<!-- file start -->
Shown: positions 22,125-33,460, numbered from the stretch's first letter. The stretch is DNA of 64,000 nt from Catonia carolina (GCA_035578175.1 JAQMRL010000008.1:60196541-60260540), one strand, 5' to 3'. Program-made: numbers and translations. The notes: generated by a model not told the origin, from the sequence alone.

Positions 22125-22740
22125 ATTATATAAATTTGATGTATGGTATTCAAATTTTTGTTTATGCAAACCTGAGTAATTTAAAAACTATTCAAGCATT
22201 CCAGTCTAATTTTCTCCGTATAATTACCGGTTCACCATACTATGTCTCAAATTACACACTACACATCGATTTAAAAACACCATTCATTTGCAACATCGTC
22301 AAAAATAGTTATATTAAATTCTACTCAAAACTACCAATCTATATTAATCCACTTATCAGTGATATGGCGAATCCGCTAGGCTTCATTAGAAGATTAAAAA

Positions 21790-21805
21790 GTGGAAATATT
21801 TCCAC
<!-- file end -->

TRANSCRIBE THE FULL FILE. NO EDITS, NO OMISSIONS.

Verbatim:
Shown: positions 22,125-33,460, numbered from the stretch's first letter. The stretch is DNA of 64,000 nt from Catonia carolina (GCA_035578175.1 JAQMRL010000008.1:60196541-60260540), one strand, 5' to 3'. Program-made: numbers and translations. The notes: generated by a model not told the origin, from the sequence alone.

Positions 22125-22740
22125 ATTATATAAATTTGATGTATGGTATTCAAATTTTTGTTTATGCAAACCTGAGTAATTTAAAAACTATTCAAGCATT
22201 CCAGTCTAATTTTCTCCGTATAATTACCGGTTCACCATACTATGTCTCAAATTACACACTACACATCGATTTAAAAACACCATTCATTTGCAACATCGTC
22301 AAAAATAGTTATATTAAATTCTACTCAAAACTACCAATCTATATTAATCCACTTATCAGTGATATGGCGAATCCGCTAGGCTTCATTAGAAGATTAAAAA

Positions 21790-21805
21790 GTGGAAATATT
21801 TCCAC